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New destination to see autumn leaves

13th August 2012 Print

North America and Asia may be famous for their fall leaves, but there is somewhere much closer to home where the trees are equally striking in the autumn and that is Switzerland. Nothing - not the need to pull on a cashmere jumper, nor the smell of the first log fire - announces the arrival of the new season quite as dramatically as the striking red, glimmering gold and burnt orange leaves of the Engadine trees. 

Grand Hotel Kronenhof in Pontresina, which is located in the heavily wooded Upper Engadine Valley, has put together a special package, valid from 9 September and 20 October, to make it possible to witness this phenomenon. The package includes dinner, bed and breakfast, complimentary use of the hotel's stunning spa facilities, a 10% discount on spa treatments and unlimited use of all the mountain railways in the Engadine/St Moritz area, so that guests can easily get out into wooded areas.  Prices start from CHF 415 (approx £275) per night for two people sharing a beautiful double room; guests must stay a minimum of two nights. 

The Engadine, protected by high Alpine mountains on all sides, is famous for its sunny climate and beautiful landscapes (Engadine in local Romantsch dialect means The Garden of the Inn River, as the valley is a veritable treasure trove of greenery), making it the perfect European destination to witness autumn colours set against clear blue skies.

Visits to the Engadine at this time of year are particularly popular among hikers and artists; the light in the valley is so magical it led the 19th century German philosopher Friedrich Nietzsche to believe that he had found "the cradle of all silver tones". 

For more details and to book, please visit the Grand Hotel Kronenhof website

Grand Hotel Kronenhof, located in Pontresina, six miles from St. Moritz, offers the best of both worlds: the chance to enjoy the glitz of St. Moritz, while staying in a peaceful mountain village. 

Grand Hotel Kronenhof has a rich and interesting history, having first opened its doors in the first half of the 19th century as a guesthouse. However, the main part of the current building, which is a registered historical landmark, was built at the very end of the 19th century in neo-Baroque style. The latest addition, completed in November 2007 and costing CHF 50 million (approximately £30 million), consists of 28 new guest rooms and a stunning spa complex covering more than 2000 square metres.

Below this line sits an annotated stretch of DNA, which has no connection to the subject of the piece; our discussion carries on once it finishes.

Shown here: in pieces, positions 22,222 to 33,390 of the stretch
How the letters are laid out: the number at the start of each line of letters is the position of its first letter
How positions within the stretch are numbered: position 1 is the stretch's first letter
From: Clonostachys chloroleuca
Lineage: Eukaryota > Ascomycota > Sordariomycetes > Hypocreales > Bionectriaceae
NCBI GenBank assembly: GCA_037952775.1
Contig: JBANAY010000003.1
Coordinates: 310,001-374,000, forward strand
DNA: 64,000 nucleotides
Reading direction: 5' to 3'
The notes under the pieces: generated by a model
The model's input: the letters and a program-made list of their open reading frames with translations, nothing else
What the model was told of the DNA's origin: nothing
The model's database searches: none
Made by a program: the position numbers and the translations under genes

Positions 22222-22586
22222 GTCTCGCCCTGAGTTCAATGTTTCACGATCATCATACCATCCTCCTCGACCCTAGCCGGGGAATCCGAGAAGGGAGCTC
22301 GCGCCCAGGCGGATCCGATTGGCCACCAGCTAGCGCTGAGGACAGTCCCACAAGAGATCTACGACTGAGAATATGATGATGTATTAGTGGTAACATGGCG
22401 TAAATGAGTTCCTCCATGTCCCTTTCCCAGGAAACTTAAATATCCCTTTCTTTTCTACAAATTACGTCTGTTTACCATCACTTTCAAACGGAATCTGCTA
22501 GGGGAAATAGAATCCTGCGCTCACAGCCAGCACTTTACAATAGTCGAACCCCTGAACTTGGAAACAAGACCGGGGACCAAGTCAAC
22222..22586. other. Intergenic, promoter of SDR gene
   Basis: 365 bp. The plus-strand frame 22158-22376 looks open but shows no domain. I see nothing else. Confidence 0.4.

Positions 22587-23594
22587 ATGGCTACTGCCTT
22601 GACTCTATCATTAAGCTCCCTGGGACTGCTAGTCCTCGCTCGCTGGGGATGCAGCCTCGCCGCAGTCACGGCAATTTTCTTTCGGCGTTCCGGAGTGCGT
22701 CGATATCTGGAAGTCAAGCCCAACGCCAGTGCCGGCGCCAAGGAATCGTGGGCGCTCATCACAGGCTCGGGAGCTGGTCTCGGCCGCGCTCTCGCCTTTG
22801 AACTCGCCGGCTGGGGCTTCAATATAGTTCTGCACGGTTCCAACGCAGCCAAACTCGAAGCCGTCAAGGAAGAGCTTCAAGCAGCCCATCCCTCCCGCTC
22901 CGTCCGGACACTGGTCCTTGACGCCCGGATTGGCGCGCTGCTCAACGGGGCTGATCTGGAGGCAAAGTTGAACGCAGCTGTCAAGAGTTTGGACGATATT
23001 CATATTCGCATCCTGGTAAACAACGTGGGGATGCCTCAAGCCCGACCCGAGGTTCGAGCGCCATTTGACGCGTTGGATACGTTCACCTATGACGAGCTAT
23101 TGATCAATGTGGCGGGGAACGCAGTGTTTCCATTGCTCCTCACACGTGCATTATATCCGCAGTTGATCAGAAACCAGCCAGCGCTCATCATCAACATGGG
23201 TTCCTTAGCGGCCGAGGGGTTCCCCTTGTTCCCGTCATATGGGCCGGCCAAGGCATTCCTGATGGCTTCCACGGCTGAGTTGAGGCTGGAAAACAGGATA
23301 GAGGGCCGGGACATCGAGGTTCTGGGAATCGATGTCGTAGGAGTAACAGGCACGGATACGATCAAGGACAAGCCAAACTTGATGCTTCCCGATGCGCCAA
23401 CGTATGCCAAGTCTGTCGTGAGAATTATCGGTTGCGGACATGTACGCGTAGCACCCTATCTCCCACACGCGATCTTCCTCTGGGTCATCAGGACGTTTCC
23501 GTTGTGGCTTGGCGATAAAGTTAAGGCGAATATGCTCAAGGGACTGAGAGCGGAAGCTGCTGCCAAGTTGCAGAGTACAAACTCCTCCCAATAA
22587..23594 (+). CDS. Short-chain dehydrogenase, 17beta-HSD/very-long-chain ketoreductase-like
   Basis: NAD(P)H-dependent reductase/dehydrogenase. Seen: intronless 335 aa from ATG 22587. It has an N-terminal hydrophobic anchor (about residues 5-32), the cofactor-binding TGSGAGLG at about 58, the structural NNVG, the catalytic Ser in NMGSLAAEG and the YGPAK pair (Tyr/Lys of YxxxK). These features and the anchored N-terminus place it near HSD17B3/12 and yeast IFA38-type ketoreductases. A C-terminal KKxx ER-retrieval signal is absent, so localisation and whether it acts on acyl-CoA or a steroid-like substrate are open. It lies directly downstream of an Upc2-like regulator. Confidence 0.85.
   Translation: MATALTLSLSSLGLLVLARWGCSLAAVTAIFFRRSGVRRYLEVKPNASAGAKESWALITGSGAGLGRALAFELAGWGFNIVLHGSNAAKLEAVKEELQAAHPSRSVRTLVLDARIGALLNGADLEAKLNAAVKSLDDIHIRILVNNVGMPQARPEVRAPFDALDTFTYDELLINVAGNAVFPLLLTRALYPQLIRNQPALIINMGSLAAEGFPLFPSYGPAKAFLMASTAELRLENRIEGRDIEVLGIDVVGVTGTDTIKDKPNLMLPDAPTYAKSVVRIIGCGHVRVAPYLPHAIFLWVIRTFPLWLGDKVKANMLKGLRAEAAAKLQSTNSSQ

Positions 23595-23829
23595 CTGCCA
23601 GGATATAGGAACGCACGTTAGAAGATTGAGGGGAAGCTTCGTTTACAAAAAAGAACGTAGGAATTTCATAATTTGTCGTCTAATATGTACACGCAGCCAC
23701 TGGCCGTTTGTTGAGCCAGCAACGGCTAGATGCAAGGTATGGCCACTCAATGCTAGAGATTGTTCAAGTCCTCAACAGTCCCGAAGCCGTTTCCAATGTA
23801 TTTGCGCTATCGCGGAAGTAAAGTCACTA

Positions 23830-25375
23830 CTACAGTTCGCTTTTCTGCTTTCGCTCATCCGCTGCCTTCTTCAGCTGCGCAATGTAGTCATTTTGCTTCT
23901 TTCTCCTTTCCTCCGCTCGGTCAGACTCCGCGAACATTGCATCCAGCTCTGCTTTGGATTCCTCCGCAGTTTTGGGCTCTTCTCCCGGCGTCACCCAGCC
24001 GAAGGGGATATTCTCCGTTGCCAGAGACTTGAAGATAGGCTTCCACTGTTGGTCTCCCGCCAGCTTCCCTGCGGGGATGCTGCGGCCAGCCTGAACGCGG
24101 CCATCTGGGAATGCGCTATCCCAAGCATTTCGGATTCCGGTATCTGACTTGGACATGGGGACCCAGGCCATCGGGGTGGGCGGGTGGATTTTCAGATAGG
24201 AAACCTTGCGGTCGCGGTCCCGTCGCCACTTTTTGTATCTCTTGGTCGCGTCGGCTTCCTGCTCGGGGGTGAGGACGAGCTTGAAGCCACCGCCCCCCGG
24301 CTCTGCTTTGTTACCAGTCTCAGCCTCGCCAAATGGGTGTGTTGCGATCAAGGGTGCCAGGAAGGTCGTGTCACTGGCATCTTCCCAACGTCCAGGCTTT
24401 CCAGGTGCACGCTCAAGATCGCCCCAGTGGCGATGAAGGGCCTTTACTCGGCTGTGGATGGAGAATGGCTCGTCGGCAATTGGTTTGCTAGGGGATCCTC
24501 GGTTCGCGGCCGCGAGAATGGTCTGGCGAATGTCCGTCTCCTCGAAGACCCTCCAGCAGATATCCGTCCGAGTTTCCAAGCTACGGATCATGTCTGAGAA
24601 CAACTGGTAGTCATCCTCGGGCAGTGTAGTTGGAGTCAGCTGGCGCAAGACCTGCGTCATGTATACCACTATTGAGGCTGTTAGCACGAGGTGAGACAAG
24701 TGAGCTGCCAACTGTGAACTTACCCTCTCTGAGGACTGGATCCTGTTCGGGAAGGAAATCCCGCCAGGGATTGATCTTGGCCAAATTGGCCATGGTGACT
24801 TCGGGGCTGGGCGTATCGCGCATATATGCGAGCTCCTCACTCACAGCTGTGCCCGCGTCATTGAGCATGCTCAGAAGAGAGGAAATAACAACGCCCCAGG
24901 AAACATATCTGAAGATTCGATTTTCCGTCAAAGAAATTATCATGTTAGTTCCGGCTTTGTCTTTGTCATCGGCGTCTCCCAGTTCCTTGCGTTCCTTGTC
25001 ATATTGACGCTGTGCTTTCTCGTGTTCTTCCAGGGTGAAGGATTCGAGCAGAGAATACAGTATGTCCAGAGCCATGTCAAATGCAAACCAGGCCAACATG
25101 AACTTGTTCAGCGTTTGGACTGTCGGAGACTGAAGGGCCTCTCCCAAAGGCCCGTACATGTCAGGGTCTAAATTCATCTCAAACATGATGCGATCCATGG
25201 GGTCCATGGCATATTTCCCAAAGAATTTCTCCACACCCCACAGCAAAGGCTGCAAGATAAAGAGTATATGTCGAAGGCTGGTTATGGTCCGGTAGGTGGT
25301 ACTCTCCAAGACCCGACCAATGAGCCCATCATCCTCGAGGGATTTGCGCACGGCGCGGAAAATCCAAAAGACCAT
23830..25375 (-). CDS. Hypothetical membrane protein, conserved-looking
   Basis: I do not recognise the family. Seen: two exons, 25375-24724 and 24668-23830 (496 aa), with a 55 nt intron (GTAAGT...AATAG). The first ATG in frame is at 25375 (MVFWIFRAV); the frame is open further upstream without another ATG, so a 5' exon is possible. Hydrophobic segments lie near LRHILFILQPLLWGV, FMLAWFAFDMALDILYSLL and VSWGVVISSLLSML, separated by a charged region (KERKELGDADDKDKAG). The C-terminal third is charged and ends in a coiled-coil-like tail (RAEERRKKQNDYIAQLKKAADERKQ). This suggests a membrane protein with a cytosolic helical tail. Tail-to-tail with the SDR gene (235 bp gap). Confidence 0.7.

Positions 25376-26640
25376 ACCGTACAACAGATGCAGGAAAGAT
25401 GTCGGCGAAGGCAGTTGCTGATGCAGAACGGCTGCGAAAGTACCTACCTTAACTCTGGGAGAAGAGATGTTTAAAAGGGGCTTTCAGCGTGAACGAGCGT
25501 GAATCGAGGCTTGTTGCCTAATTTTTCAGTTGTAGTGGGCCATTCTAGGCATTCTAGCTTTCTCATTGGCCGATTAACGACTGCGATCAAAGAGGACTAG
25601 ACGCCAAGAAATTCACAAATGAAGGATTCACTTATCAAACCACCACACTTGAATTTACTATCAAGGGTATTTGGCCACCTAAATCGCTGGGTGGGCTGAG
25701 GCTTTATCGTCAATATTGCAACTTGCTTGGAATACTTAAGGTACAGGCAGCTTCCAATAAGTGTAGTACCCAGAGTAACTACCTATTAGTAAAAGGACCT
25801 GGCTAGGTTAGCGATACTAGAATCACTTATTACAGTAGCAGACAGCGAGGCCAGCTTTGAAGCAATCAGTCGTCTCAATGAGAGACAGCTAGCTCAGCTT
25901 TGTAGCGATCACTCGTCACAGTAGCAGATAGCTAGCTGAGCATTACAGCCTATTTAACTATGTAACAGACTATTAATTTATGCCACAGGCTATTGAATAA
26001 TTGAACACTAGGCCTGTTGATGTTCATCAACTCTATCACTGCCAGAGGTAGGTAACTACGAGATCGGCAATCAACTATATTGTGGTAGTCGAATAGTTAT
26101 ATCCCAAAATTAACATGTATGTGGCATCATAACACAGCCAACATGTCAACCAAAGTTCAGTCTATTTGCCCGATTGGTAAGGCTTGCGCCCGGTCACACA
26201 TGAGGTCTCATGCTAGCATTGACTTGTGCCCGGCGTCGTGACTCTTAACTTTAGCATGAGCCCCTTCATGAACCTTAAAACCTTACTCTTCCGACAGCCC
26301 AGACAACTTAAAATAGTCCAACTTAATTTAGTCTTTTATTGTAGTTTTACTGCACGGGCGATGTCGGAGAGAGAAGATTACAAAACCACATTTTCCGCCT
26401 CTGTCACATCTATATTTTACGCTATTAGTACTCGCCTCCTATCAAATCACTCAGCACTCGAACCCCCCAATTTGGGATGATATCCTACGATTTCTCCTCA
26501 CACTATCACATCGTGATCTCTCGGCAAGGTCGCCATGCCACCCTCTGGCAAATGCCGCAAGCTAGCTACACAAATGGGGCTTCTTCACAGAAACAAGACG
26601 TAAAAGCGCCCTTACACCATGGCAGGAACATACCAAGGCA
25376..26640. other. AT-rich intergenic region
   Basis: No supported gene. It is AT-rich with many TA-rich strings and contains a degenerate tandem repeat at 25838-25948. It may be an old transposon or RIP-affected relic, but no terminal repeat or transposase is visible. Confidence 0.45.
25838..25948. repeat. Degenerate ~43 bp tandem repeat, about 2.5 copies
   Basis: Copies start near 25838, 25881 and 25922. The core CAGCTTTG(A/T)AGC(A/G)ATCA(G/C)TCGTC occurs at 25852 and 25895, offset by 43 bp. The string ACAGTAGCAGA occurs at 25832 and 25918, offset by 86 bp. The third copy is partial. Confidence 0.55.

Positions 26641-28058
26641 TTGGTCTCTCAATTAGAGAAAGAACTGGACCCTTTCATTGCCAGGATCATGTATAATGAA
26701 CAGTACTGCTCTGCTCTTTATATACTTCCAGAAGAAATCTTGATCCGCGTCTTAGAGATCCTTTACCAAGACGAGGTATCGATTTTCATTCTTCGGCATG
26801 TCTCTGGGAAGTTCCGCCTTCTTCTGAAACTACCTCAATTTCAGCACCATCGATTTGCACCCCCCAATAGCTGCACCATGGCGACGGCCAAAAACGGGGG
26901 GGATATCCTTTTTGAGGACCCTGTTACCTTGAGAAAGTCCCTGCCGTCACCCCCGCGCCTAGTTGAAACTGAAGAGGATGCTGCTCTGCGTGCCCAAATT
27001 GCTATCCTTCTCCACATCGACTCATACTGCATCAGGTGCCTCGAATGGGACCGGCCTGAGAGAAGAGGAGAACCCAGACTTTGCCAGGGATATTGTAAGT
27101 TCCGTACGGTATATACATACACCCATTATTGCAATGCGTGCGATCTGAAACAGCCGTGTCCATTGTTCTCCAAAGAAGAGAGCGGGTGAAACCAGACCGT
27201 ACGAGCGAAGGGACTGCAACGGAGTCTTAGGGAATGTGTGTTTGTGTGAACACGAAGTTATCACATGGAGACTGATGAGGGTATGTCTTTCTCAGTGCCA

The spa is certainly one of the hotel's highlights and has been named "the best Alpine spa". Facilities include a 20m indoor infinity pool with counter-current system, a flotation pool with underwater music, a wide range of saunas and steam rooms, a luxurious private suite for couples to enjoy wraps and massages together, and - for the perfect final touch - a crackling log fire in the relaxation room.

Gourmet cuisine is also a speciality at the Grand Hotel Kronenhof. Awarded the title of GaultMillau Hotel of the Year in 2009, it has four restaurants (the formal Grand dining room in an elegant neo-baroque vaulted room, Kronenstübli - awarded a Michelin star in November 2011 - serving local Engadine specialities, the traditional bowling lanes where Swiss raclette is served and an informal pavilion for light lunches).

Finally, Grand Hotel Kronenhof is renowned for its extensive children's activities and facilities (a kids' playroom and Rondelle, a restaurant just for younger members of the family).

Recent awards for the Grand Hotel Kronenhof include the HolidayCheck Award 2011 & 2012 (99 most popular hotels of the world), first place in the Best Of Swiss Gastro (gourmet category), GaultMillau Hotel of the Year 2008, the `Bilanz' hoteliers of the year award presented to Heinz E. and Jenny Hunkeler in 2008, and a Michelin star for the à la carte restaurant 'Kronenstübli'.

Grand Hotel Kronenhof and its sister property Kulm Hotel St Moritz are owned by the Niarchos family.

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